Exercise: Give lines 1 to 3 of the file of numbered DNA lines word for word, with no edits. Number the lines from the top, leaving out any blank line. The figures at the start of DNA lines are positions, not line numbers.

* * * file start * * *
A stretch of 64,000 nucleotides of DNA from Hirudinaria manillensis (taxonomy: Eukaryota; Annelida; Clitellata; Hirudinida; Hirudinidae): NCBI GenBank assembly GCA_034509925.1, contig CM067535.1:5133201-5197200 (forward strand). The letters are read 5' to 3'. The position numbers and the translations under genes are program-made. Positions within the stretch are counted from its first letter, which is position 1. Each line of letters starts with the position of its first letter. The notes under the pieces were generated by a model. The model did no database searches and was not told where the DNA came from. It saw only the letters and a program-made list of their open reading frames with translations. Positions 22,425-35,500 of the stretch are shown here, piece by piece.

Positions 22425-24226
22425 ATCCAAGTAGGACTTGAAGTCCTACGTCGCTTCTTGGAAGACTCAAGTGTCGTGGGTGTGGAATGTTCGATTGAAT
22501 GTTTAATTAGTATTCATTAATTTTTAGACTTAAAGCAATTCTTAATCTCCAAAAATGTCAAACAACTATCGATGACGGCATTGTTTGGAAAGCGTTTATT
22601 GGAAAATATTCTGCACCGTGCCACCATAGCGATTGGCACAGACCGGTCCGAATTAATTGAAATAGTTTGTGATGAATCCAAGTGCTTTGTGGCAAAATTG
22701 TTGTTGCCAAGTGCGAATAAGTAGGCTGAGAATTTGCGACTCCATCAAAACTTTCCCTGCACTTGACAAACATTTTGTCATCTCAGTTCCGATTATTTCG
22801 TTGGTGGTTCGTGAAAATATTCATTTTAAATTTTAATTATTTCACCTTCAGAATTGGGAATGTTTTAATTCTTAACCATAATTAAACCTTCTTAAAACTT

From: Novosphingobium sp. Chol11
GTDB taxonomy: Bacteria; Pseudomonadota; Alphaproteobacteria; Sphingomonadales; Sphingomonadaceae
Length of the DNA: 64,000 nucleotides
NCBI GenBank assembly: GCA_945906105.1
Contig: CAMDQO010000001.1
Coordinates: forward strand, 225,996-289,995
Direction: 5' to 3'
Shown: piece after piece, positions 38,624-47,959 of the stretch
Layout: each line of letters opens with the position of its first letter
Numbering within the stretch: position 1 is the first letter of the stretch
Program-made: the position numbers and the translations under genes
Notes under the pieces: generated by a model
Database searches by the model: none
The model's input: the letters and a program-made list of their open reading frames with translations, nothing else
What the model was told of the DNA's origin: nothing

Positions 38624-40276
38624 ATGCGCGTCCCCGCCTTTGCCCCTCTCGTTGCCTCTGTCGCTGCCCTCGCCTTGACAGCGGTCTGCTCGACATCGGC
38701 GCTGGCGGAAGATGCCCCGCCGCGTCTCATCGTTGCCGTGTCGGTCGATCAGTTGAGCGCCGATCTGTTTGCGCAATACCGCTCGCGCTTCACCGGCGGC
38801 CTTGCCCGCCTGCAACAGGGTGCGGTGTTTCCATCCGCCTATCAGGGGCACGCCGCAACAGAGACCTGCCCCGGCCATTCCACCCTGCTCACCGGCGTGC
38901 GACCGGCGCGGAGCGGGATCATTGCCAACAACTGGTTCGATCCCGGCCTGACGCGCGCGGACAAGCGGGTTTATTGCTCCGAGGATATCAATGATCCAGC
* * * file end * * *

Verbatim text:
A stretch of 64,000 nucleotides of DNA from Hirudinaria manillensis (taxonomy: Eukaryota; Annelida; Clitellata; Hirudinida; Hirudinidae): NCBI GenBank assembly GCA_034509925.1, contig CM067535.1:5133201-5197200 (forward strand). The letters are read 5' to 3'. The position numbers and the translations under genes are program-made. Positions within the stretch are counted from its first letter, which is position 1. Each line of letters starts with the position of its first letter. The notes under the pieces were generated by a model. The model did no database searches and was not told where the DNA came from. It saw only the letters and a program-made list of their open reading frames with translations. Positions 22,425-35,500 of the stretch are shown here, piece by piece.

Positions 22425-24226
22425 ATCCAAGTAGGACTTGAAGTCCTACGTCGCTTCTTGGAAGACTCAAGTGTCGTGGGTGTGGAATGTTCGATTGAAT